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Re: [COMMENT] Coatlalopeuh Phonology/Orthography

From:JS Bangs <jaspax@...>
Date:Monday, April 29, 2002, 17:59
Shreyas Sampat sikyal:

> p [b p^h] t [d t^h] k |c| [g k^h] > s [S f] S |x| [C] x |h| [C^h h] > l L |ll| K |tl|
I'm having trouble remembering what [L] is. And [f] as an allophone of /s/! Very interesting.
> w |o*| r [4] j |e*| > > *: When syllable-initial, |e, o| become |hi, hu|, |ih, uh| when > syllable-final.
So is that why the |peoh| was [buh]?
> Stress: > Primary stress falls on the character vowel. (Roots are composed of > two-or-three consonants and a vowel; the vowel appears in every form.) This
Hey! I have a language with those same properties--three consonants and a vowel are specified, everything else being morphological. Funny that you came up with the same thing. I do like this idea--it's an interesting twist on the standard tri-consonantal format.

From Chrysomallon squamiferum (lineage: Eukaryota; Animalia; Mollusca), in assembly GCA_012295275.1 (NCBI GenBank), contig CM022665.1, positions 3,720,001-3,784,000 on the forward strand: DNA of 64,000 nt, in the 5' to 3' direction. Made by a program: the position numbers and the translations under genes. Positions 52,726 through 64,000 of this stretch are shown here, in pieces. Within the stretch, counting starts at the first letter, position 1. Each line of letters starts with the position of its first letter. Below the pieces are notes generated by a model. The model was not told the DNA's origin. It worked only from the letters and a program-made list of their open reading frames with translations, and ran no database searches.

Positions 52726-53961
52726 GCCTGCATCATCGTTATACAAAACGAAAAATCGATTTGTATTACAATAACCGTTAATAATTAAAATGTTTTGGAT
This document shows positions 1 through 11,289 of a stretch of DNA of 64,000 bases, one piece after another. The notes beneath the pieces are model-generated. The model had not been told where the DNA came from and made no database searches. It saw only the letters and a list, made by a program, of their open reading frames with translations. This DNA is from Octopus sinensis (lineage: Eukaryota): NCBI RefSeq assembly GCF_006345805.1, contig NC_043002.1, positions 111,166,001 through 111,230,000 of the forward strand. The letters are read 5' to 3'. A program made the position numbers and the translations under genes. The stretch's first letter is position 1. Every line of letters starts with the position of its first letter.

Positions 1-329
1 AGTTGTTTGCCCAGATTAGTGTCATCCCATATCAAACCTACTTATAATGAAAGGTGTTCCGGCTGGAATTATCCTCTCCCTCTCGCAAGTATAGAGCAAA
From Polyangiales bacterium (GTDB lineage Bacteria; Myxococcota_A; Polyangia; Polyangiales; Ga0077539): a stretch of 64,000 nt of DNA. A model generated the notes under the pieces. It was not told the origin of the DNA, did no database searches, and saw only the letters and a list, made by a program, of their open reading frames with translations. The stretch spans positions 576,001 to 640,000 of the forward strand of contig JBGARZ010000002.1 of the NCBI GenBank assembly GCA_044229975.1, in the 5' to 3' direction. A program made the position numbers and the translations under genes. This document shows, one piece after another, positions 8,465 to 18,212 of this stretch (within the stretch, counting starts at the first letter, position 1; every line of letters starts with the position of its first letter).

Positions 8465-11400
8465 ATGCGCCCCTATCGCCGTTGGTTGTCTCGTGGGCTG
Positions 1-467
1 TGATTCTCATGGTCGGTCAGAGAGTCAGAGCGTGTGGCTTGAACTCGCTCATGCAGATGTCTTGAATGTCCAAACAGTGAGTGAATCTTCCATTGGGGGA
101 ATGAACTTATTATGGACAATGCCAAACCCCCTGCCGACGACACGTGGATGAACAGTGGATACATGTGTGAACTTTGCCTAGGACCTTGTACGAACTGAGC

> Alternations: > When a stop and /j/ come in contact (in contact meaning separated by > nothing, not even a syllable boundary), the stop becomes voiced and the /j/ > is elided.
This is very interesting, and I like it. It's unexpected and creative, but still quite believable.
> When a stop and /w/ come in contact, the stop becomes aspirated and the /w/ > elided.
This strikes me as less plausible. Do you have an explanation? I can't see how labialization would come to be realized as aspiration. I would also have to see some morphemics to believe this. If I observed the allophones [p p_h b], it would never occur to me to analyze them as /p pw pj/ unless there were solid morphological or phonotactic evidence to support it.
> /s/+/j/ > [S^j] > /s/+/w/ > [f] > /S/+/j/ > [C] > /x/+/j/ > [C^h] > /x/+/w/ > [h] > /r/ > [4] in clusters
These are all very nice. Basically, I would like to see some morphology and some more examples, and maybe some justification for the cool but surprising consonant alternations. Jesse S. Bangs "If you look at a thing nine hundred and ninety-nine times, you are perfectly safe; if you look at it the thousandth time, you are in frightful danger of seeing it for the first time." --G.K. Chesterton


Shreyas Sampat <shreyas@...>